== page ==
Poke Plus bowl

A super size poke bowl with a base of brown rice and greens, topped with broccoli, edamame, carrots, corn, seaweed salad, salmon, tuna, spicy tuna, squid salad, crab salad, sweet chili and spicy mayo, ginger, scallions and tempura crunch.

Who knows how long this poke trend will last? I’m hoping that, like sushi, it remains a permanent part of the U.S. culinary landscape.

Madison has five dedicated poke restaurants and many others that serve the customizable Hawaiian raw fish, rice and salad bowls as part of a more extensive menu.

Aichan “Wendy” Weng, who is from South China and also owns Dragon I on State Street and Ichiban on Park Street, opened Poke Plus, now called Poke Plus & Teriyaki, on the UW-Madison end of State Street. The storefront was most recently Disco Fries.

She’s helped her brother, Will Weng, open a poke business, Poke Hibachi, near the Purdue University campus in West Lafayette, Indiana. Before that, Aichan helped him put an Ichiban there as well.

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Poke Plus exterior

The owner of Dragon I and Ichiban opened Poke Plus in April in the former Disco Fries storefront.

In Madison, Aichan also smartly capitalized on the student market and has the distinction of being the only poke spot on State Street. On two recent visits, the clientele was mostly older than the typical college student.

The tiny restaurant has counter seating along its window and in front of a mirrored wall. Otherwise, there’s just one long, glossy, picnic-style communal table. Sidewalk seating extends the capacity in nice weather, Aichan said.

A second visit to Poke Plus is bound to be more successful than a first, since all of the bowls are do-it-yourself and it takes practice to see what works. There are no signature bowls like all the other local poke restaurants offer. At first I thought that was a liability, but now I know it’s not.

My first time, I got a regular bowl ($8.99), which should be called a small. With it comes a choice of two proteins and a host of free toppings. I was hungry afterward, so I finished what my daughter left of her vegetarian bowl.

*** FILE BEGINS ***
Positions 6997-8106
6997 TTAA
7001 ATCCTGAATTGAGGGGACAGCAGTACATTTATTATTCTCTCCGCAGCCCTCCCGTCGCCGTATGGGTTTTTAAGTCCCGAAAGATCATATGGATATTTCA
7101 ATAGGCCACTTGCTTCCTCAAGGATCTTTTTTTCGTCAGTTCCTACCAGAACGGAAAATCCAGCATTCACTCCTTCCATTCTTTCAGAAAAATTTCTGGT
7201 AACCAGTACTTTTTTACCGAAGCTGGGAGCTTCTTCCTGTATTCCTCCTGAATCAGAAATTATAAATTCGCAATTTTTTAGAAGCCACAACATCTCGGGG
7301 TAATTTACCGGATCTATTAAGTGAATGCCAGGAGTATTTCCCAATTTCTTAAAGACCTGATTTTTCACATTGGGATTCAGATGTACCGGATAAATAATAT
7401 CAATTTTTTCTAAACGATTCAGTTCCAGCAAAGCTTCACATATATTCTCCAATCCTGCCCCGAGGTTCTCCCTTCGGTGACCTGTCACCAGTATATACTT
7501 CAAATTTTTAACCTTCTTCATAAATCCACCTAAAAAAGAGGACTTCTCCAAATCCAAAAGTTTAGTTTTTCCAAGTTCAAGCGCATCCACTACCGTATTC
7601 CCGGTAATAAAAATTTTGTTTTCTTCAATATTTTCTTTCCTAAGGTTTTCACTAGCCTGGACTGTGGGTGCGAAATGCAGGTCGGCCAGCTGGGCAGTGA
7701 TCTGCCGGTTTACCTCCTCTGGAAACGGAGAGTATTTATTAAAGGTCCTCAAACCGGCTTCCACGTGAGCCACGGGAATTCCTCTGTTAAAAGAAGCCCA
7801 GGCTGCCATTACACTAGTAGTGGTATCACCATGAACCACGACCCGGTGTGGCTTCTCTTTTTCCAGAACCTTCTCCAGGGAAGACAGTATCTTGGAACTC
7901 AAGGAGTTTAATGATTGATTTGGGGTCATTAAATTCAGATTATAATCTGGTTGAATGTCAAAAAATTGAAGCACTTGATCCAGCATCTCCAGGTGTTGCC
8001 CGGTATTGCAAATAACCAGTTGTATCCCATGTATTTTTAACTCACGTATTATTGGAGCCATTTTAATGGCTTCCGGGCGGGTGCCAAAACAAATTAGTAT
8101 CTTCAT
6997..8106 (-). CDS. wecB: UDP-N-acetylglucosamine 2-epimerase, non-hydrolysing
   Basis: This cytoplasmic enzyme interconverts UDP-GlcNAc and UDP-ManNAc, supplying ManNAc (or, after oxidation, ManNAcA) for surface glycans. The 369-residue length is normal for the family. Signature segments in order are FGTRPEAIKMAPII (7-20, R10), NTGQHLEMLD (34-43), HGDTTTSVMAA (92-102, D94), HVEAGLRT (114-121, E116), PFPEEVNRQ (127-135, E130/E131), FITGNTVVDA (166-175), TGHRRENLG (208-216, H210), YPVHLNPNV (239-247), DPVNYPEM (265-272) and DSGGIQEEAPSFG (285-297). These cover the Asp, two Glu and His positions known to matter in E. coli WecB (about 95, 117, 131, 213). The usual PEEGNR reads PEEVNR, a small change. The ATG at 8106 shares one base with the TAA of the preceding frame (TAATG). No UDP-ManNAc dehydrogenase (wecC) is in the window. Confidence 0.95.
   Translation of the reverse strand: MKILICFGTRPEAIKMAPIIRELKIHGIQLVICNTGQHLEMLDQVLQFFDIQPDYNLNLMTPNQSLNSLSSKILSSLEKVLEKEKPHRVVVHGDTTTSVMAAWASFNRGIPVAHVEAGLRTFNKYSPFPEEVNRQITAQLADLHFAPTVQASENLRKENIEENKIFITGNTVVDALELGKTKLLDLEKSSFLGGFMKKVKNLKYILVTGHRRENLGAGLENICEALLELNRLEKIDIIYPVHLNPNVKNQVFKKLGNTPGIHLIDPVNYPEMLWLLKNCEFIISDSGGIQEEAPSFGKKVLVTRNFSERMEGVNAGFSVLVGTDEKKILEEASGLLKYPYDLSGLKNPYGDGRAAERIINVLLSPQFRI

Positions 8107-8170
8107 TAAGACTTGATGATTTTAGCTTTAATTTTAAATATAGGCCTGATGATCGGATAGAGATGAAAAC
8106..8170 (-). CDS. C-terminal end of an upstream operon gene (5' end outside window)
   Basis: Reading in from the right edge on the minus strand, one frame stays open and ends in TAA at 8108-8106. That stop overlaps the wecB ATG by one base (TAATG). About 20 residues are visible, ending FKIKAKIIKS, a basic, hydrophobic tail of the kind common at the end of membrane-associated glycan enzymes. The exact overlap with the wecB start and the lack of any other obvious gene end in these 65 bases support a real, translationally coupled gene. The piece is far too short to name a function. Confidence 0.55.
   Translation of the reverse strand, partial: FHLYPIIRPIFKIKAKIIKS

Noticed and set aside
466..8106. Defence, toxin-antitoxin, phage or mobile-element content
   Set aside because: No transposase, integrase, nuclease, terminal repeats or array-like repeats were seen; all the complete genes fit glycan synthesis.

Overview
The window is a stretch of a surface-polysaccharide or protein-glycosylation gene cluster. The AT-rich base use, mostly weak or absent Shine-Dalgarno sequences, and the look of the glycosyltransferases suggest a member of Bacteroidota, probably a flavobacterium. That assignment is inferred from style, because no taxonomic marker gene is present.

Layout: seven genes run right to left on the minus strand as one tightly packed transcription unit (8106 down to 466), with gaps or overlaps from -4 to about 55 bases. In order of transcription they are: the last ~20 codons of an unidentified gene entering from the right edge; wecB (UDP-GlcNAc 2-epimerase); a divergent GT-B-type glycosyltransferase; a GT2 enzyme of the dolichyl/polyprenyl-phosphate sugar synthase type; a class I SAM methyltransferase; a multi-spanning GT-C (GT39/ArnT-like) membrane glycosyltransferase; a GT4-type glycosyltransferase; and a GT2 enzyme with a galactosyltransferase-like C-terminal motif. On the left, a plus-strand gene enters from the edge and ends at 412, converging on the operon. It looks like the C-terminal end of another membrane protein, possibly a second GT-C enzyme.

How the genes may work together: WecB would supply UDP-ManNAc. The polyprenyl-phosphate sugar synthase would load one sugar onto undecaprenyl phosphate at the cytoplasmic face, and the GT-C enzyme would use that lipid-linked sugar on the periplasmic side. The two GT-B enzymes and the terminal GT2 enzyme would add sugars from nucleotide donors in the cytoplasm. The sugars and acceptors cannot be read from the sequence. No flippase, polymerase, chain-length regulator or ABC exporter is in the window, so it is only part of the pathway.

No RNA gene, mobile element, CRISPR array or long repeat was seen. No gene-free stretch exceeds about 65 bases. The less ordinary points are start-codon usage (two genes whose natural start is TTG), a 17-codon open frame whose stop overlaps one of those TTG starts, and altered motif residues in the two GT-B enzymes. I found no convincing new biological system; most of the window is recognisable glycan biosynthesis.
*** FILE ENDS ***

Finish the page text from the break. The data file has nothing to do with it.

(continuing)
For my follow-up visit, I went with the largest size, super ($14.99), which allows for a choice of five proteins and makes for a much more interesting and satisfying meal. It’s the poke equivalent of a Big Gulp, almost comically large. The large ($11.99), with three proteins, is probably the best choice.

Customers first choose white rice, brown rice, mixed greens or a combination for the base. The greens were a fresh spring mix. The shop recently started offering a “healthy base” for 50-cents more. It involves dried black rice, buckwheat kernels, oats, red cargo rice, sorghum and barley.

The second step, in typical Subway, MOD Pizza or Chipotle style, is adding freebies. The selection looks small at first, but turns out to be plenty. It’s the premium toppings (for 50 cents extra) that are the real draw: mango, seaweed salad, tofu skin and avocado.

The thin, sweet-tasting tofu skin, also known as bean curd skin, is a must. Manager Yanna Zeng confirmed it’s marinated in teriyaki sauce.

One caution on the premium ingredients: The way they’re laid out, it’s hard to tell some of them from the free ones.

Of the proteins, the fresh raw tuna and raw salmon or their spicy versions are preferable to the marinated ones. The lobster salad is good, but pales next to the wonderful squid salad made with ginger. The medium firm and seasoned cubes of tofu are an excellent choice for vegetarians, or anyone, really.

At the sauce stage, I’ve had luck with the spicy mayo, and the spicy yuzu (with jalapeno and grapefruit). Neither imparts too much heat.

On my first visit, I wasn’t aware of “step 5” — garnishes — which are also free. Tempura crunch (in powder form), scallions, sesame seeds and pickled ginger all add an important dimension.

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Poke Plus interior

The tiny restaurant has counter seating along its window and in front of a mirrored wall. Otherwise, there's just one long, glossy, picnic-style communal table.

Teriyaki is the only non-poke option on the menu, and is made to order, so it takes about 10 minutes. The meat in the chicken ($9.99) teriyaki was grilled and cut into long pieces. I loved the mix of vegetables: onions, carrots, zucchini and mushrooms, and the slightly sweet sauce smelled and tasted amazing.

The miso soup is tempting in this weather, and it had a great flavor, as well as a decent amount of tofu and wakame for $1.99.

My only criticism of Poke Plus was minor, a bone in one piece of salmon. It shouldn’t be that unusual, but I’ve never encountered that with poke before.

Poke Plus gets points for offering a dispenser of water with lemon and keeping it full of ice.

Food Fight presciently opened the city’s first poke restaurant, Miko Poke, in August 2016 on Monroe Street.

The real boom started this year with the opening of Poke Poke on Williamson Street and Poke It Up on University Avenue on campus. The newest, FreshFin Poké, opened last month in the James building on Gorham Street, a block from Poke It Up.

Poke Plus got overshadowed by Poke Poke since both opened in April. But the restaurant deserves a following. So far in Madison, all poke is good poke.

Read restaurant news at go.madison.com/restaurantnews

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Wisconsin State Journal food writer Samara Kalk Derby brings you the latest news on the Madison area's eclectic restaurant scene.